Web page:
Second, the church was radically intolerant. Those days, like our own, were ones of prevailing synchronism (we might say synchretism) and tolerance. But for the church, the call is one of complete and exclusive devotion to the living God, and our response to the world's opposition is not accommodation to the "many ways," but instead one of proselytizingthe universal appeal to turn to Christ.
Third, Machen observed that the early church was radically ethical. The pragmatic skepticism of Machen's day was a world of enforced social ethics cut loose from any robust sense of personal ethics. The gospel message is that men are saved by the righteousness of Another in order to be holy. God is holy; man was made to be holy. While perfection is impossible, no one professing salvation in Jesus Christ can "get by" while continuing in sin.
Why did Machen go over this ground? It was because the prevailing enthusiasm in most of the American churches was one of a "self-sufficient humanity," as he put it. Such an autonomous creature might well try to use the collectivist instinct to solve something like the Depression. But what if that presumption was vain? Then the collective process would be doomed. Machen sought here to show the Bible's focus to his audience by drawing a map of the biblical church, a map that took men to heavennot to economic and social progress on earth. How much we all need to be reminded of this point, as there will always be pressure from inside and outside the church to alter her message in order to accommodate the desires of men.
The true church can only be what it was in its infancy: radically doctrinal, radically intolerant, and radically ethical. All the ecumenical movement was accomplishing, with its abandonment of creeds and confessions, was simply to rob the church of her distinctive message and power. For this reason, Machen also opposed any connection between the church and public education. He knew that true Christianity cannot be forced upon men, compelling them "to assent to the church's creed or conform to the church's program." And the church as a proper voluntary society will, or at least should, always be a place that "will exhibit the beginnings of the new life which is the gift of God."
Machen asserted that the church could make no outward alliances, either with government or with other religions. No hope may be held out for man in any sphere apart from "the great redemptive center and core." Machen believed that the church has no business making public or official pronouncements upon political or social questions of the day: "The function of the church in its corporate capacity is of an entirely different kind. Its weapons against evil are spiritual, not carnal; and by becoming a political lobby, through the advocacy of political measures whether good or bad, the church is turning aside from its proper mission, which is to bring to bear upon human hearts the solemn and imperious, yet also sweet and gracious, appeal of the gospel of Christ." His point was simply that the church already has her one message, a message that may not be enforced by great numbers, nor by human authority.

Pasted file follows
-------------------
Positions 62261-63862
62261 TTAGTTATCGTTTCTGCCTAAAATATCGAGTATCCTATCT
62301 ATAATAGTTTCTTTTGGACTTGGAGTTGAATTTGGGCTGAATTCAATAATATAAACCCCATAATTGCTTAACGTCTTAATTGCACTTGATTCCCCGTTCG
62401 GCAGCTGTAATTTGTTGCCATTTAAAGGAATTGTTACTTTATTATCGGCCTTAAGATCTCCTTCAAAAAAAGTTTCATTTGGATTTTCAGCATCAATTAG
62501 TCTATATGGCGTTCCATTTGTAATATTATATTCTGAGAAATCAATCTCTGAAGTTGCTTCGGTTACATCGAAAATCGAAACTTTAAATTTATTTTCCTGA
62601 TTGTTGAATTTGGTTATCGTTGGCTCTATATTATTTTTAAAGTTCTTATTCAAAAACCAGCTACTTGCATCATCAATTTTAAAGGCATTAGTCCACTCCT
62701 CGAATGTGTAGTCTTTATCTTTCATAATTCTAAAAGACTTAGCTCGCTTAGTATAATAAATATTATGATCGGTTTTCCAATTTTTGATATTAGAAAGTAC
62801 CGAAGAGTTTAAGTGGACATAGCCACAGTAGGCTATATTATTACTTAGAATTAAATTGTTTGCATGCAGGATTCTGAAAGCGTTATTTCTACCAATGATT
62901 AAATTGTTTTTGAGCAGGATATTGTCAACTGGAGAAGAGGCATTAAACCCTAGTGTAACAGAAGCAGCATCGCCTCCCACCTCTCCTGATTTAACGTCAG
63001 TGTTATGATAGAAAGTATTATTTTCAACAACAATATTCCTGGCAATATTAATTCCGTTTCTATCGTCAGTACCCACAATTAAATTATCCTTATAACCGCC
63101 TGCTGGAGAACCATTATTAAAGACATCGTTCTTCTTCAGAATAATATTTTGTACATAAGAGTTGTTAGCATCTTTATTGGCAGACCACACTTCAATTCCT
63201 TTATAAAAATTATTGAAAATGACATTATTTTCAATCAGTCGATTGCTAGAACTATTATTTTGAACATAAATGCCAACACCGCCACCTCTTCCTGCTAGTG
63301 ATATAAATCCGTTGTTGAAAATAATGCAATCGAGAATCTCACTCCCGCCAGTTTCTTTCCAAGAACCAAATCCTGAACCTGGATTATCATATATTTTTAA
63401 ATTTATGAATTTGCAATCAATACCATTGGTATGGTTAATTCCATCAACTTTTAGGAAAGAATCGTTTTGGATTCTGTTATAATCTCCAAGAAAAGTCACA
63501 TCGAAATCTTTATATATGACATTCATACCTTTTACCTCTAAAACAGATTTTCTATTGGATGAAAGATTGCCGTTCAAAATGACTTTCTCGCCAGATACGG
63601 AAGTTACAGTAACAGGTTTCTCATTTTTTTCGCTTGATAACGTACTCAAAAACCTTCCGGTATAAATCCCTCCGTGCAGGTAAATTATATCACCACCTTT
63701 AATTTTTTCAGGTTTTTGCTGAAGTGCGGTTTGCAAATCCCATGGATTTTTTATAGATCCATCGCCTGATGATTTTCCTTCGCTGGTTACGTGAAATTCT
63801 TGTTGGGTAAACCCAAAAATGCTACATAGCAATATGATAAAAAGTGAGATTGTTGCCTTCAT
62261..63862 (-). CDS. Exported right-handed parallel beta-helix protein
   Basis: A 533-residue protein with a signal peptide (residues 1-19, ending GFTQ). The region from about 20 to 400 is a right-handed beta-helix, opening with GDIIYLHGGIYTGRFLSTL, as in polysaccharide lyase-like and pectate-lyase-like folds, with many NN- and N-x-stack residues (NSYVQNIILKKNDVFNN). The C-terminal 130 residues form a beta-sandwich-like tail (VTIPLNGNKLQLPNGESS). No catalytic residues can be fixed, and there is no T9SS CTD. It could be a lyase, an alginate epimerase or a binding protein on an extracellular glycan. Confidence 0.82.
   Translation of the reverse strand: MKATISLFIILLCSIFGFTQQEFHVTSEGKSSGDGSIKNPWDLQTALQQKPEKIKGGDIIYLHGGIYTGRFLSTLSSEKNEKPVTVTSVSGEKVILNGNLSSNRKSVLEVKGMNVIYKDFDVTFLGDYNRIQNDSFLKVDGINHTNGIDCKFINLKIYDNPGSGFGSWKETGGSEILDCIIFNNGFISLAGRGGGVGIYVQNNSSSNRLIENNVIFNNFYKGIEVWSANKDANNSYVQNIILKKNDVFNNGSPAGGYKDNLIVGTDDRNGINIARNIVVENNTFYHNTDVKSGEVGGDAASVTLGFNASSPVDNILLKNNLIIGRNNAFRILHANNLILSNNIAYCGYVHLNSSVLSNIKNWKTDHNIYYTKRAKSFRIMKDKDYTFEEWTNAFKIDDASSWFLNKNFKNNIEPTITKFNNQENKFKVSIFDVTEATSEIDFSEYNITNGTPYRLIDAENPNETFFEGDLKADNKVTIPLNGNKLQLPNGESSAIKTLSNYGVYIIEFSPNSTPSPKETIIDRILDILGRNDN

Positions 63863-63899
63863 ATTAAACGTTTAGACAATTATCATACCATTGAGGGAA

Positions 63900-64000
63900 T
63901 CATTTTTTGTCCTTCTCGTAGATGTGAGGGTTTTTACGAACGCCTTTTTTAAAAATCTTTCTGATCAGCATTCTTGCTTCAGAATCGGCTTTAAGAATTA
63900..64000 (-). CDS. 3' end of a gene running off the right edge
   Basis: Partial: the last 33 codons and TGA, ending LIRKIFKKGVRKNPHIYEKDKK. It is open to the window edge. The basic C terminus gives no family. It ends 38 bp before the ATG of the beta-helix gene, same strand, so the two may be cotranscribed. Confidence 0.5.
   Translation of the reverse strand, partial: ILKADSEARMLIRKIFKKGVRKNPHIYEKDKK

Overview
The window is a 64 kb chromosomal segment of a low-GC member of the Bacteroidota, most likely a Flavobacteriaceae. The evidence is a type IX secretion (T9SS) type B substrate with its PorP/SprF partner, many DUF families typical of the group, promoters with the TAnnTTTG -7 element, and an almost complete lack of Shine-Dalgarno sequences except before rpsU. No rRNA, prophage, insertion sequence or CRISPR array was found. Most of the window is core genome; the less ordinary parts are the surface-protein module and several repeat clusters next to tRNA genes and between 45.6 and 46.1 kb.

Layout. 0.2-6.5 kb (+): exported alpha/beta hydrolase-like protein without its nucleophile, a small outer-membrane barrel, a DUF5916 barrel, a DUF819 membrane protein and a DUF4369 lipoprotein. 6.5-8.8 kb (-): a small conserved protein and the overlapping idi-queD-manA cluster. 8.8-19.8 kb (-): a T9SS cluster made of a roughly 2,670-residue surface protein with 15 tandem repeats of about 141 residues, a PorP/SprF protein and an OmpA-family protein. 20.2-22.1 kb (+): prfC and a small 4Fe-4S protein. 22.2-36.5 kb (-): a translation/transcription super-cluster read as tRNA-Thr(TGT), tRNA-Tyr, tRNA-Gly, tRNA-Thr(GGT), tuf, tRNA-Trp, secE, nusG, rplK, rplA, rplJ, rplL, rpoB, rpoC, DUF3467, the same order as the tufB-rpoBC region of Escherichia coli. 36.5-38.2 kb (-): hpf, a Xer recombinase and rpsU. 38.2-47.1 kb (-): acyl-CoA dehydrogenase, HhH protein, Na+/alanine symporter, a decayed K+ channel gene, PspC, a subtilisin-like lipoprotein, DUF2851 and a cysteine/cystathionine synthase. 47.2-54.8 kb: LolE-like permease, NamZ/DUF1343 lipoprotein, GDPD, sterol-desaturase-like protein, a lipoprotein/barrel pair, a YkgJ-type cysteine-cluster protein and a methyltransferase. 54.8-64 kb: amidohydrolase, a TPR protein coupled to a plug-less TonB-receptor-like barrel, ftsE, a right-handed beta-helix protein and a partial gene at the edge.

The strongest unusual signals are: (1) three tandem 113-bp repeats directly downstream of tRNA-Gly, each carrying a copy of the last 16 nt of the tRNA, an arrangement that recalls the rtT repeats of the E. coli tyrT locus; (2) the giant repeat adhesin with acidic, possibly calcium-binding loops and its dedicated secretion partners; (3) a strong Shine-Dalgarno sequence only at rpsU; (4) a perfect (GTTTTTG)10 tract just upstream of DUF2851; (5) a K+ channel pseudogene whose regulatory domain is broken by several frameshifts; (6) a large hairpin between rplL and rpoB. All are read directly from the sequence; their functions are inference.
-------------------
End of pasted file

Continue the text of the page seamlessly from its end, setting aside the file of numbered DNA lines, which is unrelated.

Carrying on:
In closing, Machen told the audience that they should find an assembly, however small, that was resisting the prevailing culture by proclaiming the truth as it is in Jesus: "If you do hear it and heed it, you will possess riches greater than the riches of all the world." Most remarkably, especially given his distinguished audience, Machen finished his speech as a preacher of the gospel:
This, then, is the answer that I give to the question before us. The responsibility of the church in the new age is the same as its responsibility in every age. It is to testify that this world is lost in sin; that the span of human lifenay, all the length of human historyis an infinitesimal island in the awful depths of eternity; that there is a mysterious, holy, living God, Creator of all, Upholder of all, infinitely beyond all; that He has revealed Himself to us in His Word and offered us communion with Himself through Jesus Christ the Lord; that there is no other salvation, for individuals or for nations, save this, but that this salvation is full and free, and that whosoever possesses it has for himself and for all others to whom he may be the instrument of bringing it a treasure compared with which all the kingdoms of the earthnay, all the wonders of the starry heavensare as the dust of the street.
An unpopular message it isan impractical message, we are told. But it is the message of the Christian church. Neglect it, and you will have destruction; heed it, and you will have life.
The author is pastor of Calvary OPC in Tallahassee, Fla. Professor Machen was teaching at Westminster Theological Seminary when he gave this address in 1932, four years before he led the effort to establish the Orthodox Presbyterian Church. New Horizons, March 2011.